In fact, I have not been able to find a single decent Android multi-IM or Jabber client, that supports the xep-oo45 extentions, at all!
So I decided to mail the Talkonaut team, to see if they had an Android version of their client in development (hoping perhaps, to get into a private beta or some such). I exchanged a few very interesting emails with Ruslan Zalata, and they are reposted below with permission:
Thanks for using Talkonaut. Unfortunetly Androind is very crappy platform based on Java which prohibits low-lever audio access (no full-duplex), and has no audio codecs. This means, we are unable to implement our main feature – VoIP calling, hence we cannot make any profit from this platform. So, until Google “fixes” these issues, we won’t start porting Talkonaut to Android. Hope you understand our position.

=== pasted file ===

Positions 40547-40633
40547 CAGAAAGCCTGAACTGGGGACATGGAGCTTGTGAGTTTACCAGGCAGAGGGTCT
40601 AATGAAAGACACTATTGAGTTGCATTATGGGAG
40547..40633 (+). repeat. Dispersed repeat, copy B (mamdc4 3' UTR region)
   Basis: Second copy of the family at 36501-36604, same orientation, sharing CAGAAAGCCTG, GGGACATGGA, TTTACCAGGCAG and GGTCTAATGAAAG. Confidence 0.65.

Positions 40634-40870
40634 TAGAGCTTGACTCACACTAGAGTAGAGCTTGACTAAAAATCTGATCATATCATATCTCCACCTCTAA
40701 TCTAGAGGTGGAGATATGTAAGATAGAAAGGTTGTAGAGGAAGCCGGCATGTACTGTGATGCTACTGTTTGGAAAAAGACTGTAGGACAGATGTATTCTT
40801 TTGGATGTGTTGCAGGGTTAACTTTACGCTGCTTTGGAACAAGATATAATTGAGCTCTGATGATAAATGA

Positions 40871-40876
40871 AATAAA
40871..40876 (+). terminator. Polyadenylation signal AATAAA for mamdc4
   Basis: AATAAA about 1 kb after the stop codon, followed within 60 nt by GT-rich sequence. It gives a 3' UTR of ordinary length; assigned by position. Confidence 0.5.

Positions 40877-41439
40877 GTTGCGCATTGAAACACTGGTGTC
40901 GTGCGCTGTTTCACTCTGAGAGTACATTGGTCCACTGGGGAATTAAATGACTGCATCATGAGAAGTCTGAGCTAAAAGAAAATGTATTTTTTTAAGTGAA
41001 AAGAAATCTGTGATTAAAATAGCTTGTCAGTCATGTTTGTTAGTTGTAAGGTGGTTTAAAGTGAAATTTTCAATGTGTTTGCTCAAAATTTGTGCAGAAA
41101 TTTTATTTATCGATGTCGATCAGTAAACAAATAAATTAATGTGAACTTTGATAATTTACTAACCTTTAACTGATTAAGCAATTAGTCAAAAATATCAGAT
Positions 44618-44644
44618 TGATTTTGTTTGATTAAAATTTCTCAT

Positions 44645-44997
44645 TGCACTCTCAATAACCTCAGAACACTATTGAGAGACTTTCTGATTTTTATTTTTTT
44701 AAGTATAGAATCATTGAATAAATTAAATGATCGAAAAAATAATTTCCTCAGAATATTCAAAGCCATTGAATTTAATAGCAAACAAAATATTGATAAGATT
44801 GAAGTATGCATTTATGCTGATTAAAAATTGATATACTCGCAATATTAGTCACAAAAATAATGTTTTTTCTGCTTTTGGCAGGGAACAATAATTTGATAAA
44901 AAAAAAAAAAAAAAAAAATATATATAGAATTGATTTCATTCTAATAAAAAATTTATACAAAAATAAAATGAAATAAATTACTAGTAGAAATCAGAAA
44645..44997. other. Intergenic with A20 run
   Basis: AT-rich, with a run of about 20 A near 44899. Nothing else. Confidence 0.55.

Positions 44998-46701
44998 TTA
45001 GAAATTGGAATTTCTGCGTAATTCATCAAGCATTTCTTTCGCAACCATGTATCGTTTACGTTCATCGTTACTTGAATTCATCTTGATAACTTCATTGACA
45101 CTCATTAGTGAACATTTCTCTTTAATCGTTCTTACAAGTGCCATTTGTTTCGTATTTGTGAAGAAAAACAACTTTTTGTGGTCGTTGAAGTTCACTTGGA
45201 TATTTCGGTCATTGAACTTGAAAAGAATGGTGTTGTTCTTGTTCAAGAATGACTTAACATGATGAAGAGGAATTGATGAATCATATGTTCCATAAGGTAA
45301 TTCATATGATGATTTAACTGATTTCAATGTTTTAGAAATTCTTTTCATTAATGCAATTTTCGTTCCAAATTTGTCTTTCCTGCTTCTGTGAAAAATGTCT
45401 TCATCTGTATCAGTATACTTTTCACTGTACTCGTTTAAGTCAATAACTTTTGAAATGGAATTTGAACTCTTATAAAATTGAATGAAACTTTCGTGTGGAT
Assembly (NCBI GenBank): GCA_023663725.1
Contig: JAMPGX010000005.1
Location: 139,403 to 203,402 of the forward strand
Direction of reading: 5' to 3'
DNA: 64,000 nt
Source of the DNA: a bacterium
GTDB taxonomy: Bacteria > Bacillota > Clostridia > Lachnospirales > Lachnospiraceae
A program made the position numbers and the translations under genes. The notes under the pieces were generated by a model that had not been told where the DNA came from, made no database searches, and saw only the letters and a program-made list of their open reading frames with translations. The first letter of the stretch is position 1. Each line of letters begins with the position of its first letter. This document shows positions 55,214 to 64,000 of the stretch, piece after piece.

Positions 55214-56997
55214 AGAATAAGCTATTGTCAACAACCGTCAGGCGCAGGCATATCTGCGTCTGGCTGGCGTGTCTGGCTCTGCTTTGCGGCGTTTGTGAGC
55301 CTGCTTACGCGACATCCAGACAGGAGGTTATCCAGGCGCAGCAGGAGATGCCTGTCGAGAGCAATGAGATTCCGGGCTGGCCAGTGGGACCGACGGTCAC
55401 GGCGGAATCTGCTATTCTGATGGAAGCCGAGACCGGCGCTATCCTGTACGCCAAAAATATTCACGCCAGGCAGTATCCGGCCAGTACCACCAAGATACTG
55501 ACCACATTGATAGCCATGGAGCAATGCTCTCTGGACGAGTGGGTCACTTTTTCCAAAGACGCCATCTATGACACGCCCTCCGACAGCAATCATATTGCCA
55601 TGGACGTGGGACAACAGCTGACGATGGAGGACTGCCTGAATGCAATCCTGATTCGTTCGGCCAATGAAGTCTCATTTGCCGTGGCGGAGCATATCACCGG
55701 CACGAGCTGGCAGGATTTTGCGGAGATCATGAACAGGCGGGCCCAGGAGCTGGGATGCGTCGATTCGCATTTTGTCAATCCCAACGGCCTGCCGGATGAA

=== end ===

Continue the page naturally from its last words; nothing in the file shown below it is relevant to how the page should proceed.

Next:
Me and some other guys already addressed these voip related questions on Android devepolment forum, there followed no response from Google. I believe they do afraid of mobile carriers who treat voip as a death pill to their business, and that is really true :-). So, in near fure we don’t expect voip possibilities on Android.
What’s more amazing is that Google removed XMPP/Jabber from basic setup of Android by request form T-Mobile. Seems carriers develop same attitude towards IM messegers as they are “stealing” SMS profit from them.
As for iPhone, i think it’s bit better platform, because of:
1. It is based on real BSD Unix (Darwin), but not Java machine running under Linux like in Android.